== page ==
Australia. For instance, the late Hal Kendig, a professor of ageing and
public policy at the Centre for Research on Ageing, Health and
Wellbeing at the Australian National University, touched on the
ubiquity of ageism globally. “Ageism,” he said, “has been found to be
all-pervasive across eastern as well as western cultures, including
Confucian-based Asian cultures…”
Anne Karpf, a British writer is quoted as saying “each time we see an
older person, we need to imagine them as our future self, and rather
than recoil from their wrinkles and infirmities, applaud their
resilience. We need to re-humanize older people.”
From the U.S., Ashton Applewhite, author of “This Chair Rocks: A
Manifesto Against Ageism,” who also is known for a popular TED talk
she gave in April 2017 that shows more than 1.3 million views, was
also quoted in the Guardian article. “No prejudice is rational,”
Applewhite says. “But with ageism, we have internalized it. We have
been complicit in our own marginalization and it will require active
consciousness-raising to correct that, just as the women’s movement
A Perhaps Feeble Attempt to Offer Solutions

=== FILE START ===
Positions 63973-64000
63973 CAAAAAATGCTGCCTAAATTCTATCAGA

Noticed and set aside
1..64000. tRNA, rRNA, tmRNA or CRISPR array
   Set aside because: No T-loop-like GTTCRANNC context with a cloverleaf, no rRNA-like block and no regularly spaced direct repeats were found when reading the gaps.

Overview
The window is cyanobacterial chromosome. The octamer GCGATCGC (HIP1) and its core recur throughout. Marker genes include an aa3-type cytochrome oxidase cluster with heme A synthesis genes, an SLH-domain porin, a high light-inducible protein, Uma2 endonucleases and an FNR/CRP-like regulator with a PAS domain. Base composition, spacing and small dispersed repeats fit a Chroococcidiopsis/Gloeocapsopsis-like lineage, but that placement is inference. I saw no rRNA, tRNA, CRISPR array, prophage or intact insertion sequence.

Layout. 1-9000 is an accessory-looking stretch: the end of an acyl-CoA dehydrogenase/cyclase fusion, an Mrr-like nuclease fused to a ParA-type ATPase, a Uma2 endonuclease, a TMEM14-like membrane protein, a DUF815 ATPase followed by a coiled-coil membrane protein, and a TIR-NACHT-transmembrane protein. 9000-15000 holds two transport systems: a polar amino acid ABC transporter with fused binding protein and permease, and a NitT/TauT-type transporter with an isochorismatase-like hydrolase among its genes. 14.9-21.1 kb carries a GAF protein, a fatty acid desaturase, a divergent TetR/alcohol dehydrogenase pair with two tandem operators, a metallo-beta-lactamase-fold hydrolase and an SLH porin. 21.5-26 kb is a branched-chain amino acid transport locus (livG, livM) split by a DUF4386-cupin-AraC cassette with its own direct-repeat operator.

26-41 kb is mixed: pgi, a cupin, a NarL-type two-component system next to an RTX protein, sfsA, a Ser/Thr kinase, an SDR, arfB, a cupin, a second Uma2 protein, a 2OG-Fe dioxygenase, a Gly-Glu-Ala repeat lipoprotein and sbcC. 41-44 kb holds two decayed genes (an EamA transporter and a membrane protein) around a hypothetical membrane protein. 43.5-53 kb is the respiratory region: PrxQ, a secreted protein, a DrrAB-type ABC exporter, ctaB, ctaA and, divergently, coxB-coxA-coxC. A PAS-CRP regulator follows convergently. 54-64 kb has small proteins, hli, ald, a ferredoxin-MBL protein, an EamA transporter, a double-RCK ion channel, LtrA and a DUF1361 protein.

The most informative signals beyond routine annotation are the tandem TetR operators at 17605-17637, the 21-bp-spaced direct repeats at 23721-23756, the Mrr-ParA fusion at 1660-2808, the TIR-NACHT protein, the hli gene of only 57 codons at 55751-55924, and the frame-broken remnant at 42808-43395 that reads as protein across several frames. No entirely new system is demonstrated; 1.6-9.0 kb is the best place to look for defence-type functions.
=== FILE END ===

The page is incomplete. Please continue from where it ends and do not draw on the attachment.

So, I’m now at the point in this article where I’m struggling to say
something that nicely wraps all this up and offers a smart solution.
Yes, there are unfair old ager stereotypes. Yes, it’s understandable
that employers would prefer hiring youth over old age. And yes,
business is business, and oftentimes business arrangements are
unfair and one-sided.
Don’t believe all those articles claiming there are all kinds of jobs and
business opportunities for old agers out there in both the traditional
marketplace as well as the gig economy. Most are hogwash or
extremely low-paying, extraordinarily difficult, mundane, soul-
What can you do if you are a lower-class old ager seeking to
supplement your social security benefits to survive comfortably? I
think all you can do is keep working harder at trying to find
something, try not to get too frustrated and stressed out, experiment
with different job-hunting approaches, have faith in your authentic
self, and hope for the best. Oh, and save some money by not going
out for breakfast or lunch. There’s nothing enlightening about that,
but that’s all I can come up with at the moment.
been found to
as well as
- Hal Kendig